Email updates

Keep up to date with the latest news and content from BMC Medicine and BioMed Central.

Journal App

google play app store
Open Access Research article

Mammalian NPC1 genes may undergo positive selection and human polymorphisms associate with type 2 diabetes

Nasser M Al-Daghri123*, Rachele Cagliani4, Diego Forni4, Majed S Alokail123, Uberto Pozzoli4, Khalid M Alkharfy1235, Shaun Sabico123, Mario Clerici67 and Manuela Sironi4

Author Affiliations

1 Biomarkers Research Program, Biochemistry Department, College of Science, King Saud University, King Abdullah road, Riyadh 11451, Kingdom of Saudi Arabia

2 Prince Mutaib Chair for Biomarkers of Osteoporosis Research, King Saud University, King Abdullah road, Riyadh 11451, Kingdom of Saudi Arabia

3 Center of Excellence in Biotechnology, King Saud University, King Abdullah road, Riyadh 11451, Kingdom of Saudi Arabia

4 Bioinformatics, Scientific Institute IRCCS E.MEDEA, Via Don L. Monza 20, Bosisio Parini 23842, Italy

5 Clinical Pharmacy Department, College of Pharmacy, King Saud University, King Abdullah road, Riyadh 11451, Kingdom of Saudi Arabia

6 Department of Molecular Medicine, Don Gnocchi Foundation IRCCS, ONLUS, Piazetta Morandi, Milano 20100, Italy

7 Department of Pathophysiology and Transplantation, Milano University Medical School, Via Fratelli Cervi, Milano 20090, Italy

For all author emails, please log on.

BMC Medicine 2012, 10:140  doi:10.1186/1741-7015-10-140

Published: 15 November 2012

Abstract

Background

The NPC1 gene encodes a protein involved in intracellular lipid trafficking; its second endosomal loop (loop 2) is a receptor for filoviruses. A polymorphism (His215Arg) in NPC1 was associated with obesity in Europeans. Adaptations to diet and pathogens represented powerful selective forces; thus, we analyzed the evolutionary history of the gene and exploited this information for the identification of variants/residues of functional importance in human disease.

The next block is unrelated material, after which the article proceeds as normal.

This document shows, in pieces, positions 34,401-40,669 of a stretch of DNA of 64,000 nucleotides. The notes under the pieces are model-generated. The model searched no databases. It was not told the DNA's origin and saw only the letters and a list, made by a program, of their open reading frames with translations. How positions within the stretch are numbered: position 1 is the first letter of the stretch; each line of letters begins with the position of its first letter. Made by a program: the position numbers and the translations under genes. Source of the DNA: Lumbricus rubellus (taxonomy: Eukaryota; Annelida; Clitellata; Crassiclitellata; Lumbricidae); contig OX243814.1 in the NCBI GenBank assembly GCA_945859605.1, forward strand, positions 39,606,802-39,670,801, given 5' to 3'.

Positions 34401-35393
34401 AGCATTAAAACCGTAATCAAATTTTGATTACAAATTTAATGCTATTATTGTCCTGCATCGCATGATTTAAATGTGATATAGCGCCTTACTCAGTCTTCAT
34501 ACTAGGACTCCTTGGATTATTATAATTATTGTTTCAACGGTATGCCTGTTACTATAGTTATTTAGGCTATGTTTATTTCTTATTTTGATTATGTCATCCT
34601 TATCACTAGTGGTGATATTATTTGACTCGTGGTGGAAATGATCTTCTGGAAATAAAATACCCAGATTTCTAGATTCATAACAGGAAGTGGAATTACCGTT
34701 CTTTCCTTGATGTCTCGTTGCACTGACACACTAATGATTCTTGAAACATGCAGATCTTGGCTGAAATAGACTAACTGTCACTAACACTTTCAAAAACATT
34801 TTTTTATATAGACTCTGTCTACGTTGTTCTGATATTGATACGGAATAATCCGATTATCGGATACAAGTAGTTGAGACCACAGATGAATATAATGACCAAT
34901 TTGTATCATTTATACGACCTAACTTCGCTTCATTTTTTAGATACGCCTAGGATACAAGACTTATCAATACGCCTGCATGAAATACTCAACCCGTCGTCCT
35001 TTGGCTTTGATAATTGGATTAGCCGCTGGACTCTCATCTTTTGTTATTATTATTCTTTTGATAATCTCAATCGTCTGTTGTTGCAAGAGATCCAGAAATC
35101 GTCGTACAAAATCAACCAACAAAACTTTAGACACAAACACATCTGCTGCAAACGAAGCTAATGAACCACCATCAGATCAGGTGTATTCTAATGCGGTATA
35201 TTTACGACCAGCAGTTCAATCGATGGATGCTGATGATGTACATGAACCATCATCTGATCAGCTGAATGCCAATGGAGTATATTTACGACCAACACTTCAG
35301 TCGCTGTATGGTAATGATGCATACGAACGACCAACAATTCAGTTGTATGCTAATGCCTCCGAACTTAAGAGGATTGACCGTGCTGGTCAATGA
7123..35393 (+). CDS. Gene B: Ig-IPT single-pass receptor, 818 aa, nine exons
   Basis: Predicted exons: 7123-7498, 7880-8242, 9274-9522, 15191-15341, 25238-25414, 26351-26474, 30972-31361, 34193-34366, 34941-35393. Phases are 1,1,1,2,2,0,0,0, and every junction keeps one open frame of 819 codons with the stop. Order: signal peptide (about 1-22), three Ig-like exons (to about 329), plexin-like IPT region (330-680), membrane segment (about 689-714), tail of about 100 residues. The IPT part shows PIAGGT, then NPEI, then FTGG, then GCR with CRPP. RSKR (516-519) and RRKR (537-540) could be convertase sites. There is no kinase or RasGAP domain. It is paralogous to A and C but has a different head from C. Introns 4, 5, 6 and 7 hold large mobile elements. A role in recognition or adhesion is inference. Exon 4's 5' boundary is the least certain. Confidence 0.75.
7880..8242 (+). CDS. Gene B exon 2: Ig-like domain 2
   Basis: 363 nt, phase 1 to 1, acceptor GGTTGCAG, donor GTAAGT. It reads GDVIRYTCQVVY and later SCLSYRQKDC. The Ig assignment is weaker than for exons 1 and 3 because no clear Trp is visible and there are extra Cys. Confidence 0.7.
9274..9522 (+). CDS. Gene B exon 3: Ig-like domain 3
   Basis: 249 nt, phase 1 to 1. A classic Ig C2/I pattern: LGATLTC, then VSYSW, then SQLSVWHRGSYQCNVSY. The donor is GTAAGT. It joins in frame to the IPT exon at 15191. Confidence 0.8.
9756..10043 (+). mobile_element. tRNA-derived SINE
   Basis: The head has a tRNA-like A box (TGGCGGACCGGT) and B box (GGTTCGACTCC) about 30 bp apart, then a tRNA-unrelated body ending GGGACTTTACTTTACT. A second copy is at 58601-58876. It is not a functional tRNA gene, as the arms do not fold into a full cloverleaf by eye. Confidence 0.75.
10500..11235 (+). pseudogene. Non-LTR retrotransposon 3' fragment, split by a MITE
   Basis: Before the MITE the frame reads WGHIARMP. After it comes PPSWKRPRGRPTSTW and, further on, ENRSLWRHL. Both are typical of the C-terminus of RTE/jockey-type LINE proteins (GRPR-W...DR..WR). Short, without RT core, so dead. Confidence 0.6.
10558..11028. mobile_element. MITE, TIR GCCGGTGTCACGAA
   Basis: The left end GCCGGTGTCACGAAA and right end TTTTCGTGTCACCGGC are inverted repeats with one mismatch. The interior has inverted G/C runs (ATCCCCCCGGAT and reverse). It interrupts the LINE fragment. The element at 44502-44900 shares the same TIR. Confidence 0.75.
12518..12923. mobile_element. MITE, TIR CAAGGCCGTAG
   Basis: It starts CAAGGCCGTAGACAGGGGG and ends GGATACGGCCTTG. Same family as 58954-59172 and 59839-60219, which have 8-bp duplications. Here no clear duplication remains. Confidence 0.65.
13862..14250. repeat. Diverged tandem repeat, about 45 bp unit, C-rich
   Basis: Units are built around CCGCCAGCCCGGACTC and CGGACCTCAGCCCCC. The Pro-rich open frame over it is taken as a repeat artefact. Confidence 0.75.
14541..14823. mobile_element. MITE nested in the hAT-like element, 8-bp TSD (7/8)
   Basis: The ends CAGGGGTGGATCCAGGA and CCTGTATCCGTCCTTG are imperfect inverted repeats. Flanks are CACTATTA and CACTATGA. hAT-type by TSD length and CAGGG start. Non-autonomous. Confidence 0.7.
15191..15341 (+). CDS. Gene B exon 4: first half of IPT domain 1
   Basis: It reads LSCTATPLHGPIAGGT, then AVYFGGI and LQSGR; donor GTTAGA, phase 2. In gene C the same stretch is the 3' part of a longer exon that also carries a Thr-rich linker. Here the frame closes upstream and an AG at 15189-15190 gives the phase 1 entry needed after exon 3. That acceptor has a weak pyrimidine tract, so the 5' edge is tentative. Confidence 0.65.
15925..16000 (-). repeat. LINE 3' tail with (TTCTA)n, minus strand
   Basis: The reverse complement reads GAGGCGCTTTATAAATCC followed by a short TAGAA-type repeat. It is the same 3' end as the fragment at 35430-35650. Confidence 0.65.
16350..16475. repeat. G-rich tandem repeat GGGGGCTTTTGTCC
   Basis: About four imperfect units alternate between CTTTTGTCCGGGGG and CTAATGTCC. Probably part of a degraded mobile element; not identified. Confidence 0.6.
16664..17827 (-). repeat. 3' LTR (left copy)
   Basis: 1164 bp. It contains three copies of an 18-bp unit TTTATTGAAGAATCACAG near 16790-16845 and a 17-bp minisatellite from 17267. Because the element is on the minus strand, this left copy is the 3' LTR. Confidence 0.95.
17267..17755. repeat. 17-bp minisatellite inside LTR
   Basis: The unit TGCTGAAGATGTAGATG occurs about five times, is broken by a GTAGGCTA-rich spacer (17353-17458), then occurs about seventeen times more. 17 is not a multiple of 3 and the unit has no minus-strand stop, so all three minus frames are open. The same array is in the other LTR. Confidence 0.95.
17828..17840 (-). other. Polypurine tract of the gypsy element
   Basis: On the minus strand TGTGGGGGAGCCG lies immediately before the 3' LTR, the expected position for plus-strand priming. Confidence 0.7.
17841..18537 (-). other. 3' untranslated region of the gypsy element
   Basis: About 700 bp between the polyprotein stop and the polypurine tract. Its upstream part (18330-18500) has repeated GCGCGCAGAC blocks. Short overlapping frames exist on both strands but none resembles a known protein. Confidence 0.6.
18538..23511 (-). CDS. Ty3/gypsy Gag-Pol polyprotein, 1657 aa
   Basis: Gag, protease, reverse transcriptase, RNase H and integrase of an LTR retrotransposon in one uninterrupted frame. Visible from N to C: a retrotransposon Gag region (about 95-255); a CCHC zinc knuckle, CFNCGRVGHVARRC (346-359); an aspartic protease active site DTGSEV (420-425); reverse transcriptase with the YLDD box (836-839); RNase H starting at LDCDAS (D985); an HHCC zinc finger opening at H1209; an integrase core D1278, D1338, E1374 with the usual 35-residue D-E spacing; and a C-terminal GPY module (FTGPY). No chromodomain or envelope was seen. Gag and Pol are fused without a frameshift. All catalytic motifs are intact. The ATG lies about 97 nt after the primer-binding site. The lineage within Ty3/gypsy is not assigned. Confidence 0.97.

Methods

We performed phylogenetic analysis, population genetic tests, and genotype-phenotype analysis in a population from Saudi Arabia.

Results

Maximum-likelihood ratio tests indicated the action of positive selection on loop 2 and identified three residues as selection targets; these were confirmed by an independent random effects likelihood (REL) analysis. No selection signature was detected in present-day human populations, but analysis of nonsynonymous polymorphisms showed that a variant (Ile642Met, rs1788799) in the sterol sensing domain affects a highly conserved position. This variant and the previously described His215Arg polymorphism were tested for association with obesity and type 2 diabetes (T2D) in a cohort from Saudi Arabia. Whereas no association with obesity was detected, 642Met allele was found to predispose to T2D. A significant interaction was noted with sex (P = 0.041), and stratification on the basis of gender indicated that the association is driven by men (P = 0.0021, OR = 1.5). Notably, two NPC1 haplotypes were also associated with T2D in men (rs1805081-rs1788799, His-Met: P = 0.0012, OR = 1.54; His-Ile: P = 0.0004, OR = 0.63).

Conclusions

Our data indicate a sex-specific effect of NPC1 variants on T2D risk and describe putative binding sites for filoviruses entry.

Keywords:
NPC1; filovirus; natural selection; type 2 diabetes